Garanti Anatolian Meetings

Garanti Anatolian Meetings

Recently, I was invited by the deputy General Manager of Garanti Bank Nafiz Karadere to a special celebration at Galata Salt, the cultural institution of Garanti Bank at the old Ottoman Bank building built in 1892. The occasion was the 10th anniversary of Garanti Bank’s “Garanti Anatolian Meetings” which started in 2002.
According to what Karadere said, there have been 83 meetings in 61 provinces within the context of “Garanti Anatolian Meetings.”

The first one of these Anatolian meetings was held at the southeastern province of Gaziantep after the 2001 economic crisis. The aim of these meetings was, from the beginning, to guide Small and Medium-sized enterprises (SME) that felt the crisis the most; because they were the segment that had the potential to overcome the crisis most quickly.

The Anatolian meetings were moderated by the then editor-in chief of the economic daily Dünya, Osman Arolat, who is the lead writer of the same paper now. From that day on, there has been exchange of ideas on matters such as regional and international opportunities, potential business fields and market evaluations with more than 25,000 SMEs.

Again, according to the information Karadere shared with us, in 10 years, 250,000 kilometers have been traveled to everywhere in Turkey. In these travels, journalists like us as well as lecturers, experts and nongovernmental organizations have accompanied Garanti Bank.

In those Garanti Anatolian Meetings I have participated is such cities as Kars, Antakya, Kastamonu, Burdur and Amasya, I have personally witnessed how local administrators as well as local industrialists benefit from these meetings.

Imagine that outstanding professional experts of Turkey come to your town and bring a new point of view, a new vision to the issues you have been tackling with for years.

They call the industrialist, the farmer, the tourism investor and the local administrator to explore the potential of their city. For example, Burdur is famous for its marble quarries. However, it is China not the Burdur residents who eat the fruit of the marble quarries. The Chinese buy the marble of Burdur in blocks and take them to their country. There, they use even the thinnest sheet of the marble, even its dust, and sell it to the Unites States.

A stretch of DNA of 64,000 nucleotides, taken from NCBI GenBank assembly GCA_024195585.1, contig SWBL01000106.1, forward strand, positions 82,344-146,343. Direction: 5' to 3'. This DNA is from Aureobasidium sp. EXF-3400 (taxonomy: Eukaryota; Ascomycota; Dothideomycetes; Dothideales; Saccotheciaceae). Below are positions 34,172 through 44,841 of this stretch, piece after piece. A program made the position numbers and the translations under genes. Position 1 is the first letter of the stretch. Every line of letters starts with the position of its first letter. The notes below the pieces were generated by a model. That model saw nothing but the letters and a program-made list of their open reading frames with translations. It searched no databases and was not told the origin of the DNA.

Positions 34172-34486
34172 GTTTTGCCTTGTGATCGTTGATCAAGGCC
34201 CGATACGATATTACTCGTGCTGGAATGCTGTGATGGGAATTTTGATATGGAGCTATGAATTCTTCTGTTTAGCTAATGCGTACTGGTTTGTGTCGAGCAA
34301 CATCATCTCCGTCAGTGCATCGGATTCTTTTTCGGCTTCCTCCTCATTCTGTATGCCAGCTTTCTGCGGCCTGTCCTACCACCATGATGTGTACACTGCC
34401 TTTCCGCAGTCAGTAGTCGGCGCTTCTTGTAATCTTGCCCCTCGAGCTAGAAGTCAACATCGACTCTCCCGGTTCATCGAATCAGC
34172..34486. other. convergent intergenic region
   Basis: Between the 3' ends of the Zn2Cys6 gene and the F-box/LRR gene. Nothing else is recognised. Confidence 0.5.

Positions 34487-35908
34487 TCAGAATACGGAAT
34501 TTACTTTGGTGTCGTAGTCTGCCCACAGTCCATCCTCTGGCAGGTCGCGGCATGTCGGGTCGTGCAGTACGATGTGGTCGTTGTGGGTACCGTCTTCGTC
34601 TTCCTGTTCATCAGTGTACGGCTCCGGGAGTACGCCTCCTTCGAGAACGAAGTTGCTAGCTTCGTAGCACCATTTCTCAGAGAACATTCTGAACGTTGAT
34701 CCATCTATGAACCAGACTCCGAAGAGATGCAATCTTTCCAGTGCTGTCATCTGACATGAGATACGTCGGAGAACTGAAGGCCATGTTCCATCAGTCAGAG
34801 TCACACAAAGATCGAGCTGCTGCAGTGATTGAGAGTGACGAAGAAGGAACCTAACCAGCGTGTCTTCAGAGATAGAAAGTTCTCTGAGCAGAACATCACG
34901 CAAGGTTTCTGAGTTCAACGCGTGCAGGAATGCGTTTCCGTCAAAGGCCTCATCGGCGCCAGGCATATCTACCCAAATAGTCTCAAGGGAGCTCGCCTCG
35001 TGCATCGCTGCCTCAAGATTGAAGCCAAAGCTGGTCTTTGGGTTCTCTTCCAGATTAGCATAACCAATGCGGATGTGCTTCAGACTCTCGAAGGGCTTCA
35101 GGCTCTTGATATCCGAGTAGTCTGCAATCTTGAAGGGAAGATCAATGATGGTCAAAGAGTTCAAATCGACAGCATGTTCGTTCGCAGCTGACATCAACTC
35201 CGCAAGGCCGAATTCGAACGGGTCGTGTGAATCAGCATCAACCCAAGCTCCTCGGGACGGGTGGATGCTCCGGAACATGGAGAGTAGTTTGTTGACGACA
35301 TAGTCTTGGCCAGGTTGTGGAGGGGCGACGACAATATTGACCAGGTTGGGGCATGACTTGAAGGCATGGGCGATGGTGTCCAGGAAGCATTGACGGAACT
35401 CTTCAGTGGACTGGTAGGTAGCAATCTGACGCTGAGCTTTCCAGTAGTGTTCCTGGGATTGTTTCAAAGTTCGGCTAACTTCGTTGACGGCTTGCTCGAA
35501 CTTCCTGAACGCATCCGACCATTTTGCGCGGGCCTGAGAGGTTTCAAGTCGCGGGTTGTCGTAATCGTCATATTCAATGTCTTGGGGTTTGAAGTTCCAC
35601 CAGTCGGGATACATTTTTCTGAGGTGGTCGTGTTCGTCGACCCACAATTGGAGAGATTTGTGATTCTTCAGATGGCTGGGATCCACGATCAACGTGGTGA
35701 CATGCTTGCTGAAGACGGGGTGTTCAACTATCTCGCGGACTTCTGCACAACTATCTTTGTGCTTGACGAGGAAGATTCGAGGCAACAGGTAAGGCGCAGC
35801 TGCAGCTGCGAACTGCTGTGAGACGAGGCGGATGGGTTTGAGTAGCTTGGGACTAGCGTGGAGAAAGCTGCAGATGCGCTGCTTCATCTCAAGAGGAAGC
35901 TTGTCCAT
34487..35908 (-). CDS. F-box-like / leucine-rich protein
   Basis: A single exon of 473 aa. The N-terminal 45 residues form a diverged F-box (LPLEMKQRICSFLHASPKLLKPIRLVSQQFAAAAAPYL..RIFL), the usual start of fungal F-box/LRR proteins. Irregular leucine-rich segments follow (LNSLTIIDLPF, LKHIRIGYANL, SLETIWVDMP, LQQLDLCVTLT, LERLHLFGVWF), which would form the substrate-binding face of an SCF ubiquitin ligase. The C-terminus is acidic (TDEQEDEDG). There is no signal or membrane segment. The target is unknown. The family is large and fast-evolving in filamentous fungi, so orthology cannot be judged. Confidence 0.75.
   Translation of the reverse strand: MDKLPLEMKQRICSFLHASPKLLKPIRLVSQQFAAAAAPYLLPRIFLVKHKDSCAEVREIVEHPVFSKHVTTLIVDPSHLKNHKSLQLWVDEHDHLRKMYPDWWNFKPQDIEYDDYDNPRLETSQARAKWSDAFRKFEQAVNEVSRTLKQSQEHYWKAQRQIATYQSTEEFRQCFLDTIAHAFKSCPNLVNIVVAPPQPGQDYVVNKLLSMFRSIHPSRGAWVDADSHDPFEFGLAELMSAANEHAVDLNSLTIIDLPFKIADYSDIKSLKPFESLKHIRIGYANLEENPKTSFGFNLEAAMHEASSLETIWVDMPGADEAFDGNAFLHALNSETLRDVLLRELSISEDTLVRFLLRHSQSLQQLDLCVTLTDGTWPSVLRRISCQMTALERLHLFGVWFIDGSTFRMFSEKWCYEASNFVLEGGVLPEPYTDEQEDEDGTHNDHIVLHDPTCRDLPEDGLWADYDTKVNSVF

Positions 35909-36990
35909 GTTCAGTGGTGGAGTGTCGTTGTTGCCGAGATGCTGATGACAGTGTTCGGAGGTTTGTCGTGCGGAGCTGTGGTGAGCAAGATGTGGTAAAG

Why cannot the Burdur people do what the Chinese are doing? Because, in Burdur, there is raw material but those aspects of craftsmanship, technology and energy are too weak to compete with China.

To give an example from Kars, this eastern city has a huge tourism potential with more than 300 houses under protection and its Ani Ruins. However, the tourism activity in Kars is very much under its potential.

Similarly, the gruyere cheese of Kars is a product of a more than 100-year-old tradition and truly delicious. It is nowhere behind Swiss cheese.

Unfortunately, Kars is quite inadequate in transforming this cheese into a global brand, as well as in technical matters about cheese making.

Nafiz Karadere who we had the opportunity to chat with at the Galata Salt reception, said they hit the Anatolian roads eight times a year, adding, “Because of hazelnuts and tourism, we have visited Trabzon and Antalya every year.”

Karadere believes they make a significant difference at those provinces they visit.

The reason Mersin and Samsun are discussing logistics is because of “Garanti Meetings.”

So is why Antakya has a “tourism strategy” now and joins international tourism fairs.

As Karadere has said, the “Garanti Anatolian Meetings” today has become a brand, a discussion platform now that travels every part of Anatolia.

Anatolian Meetings which has included Antalya, Bartın, Eskişehir, Gümüşhane, Iğdır, Karaman, Konya and Yozgat in its 2013 program has a huge contribution especially to those provinces of Turkey that are candidates for growing.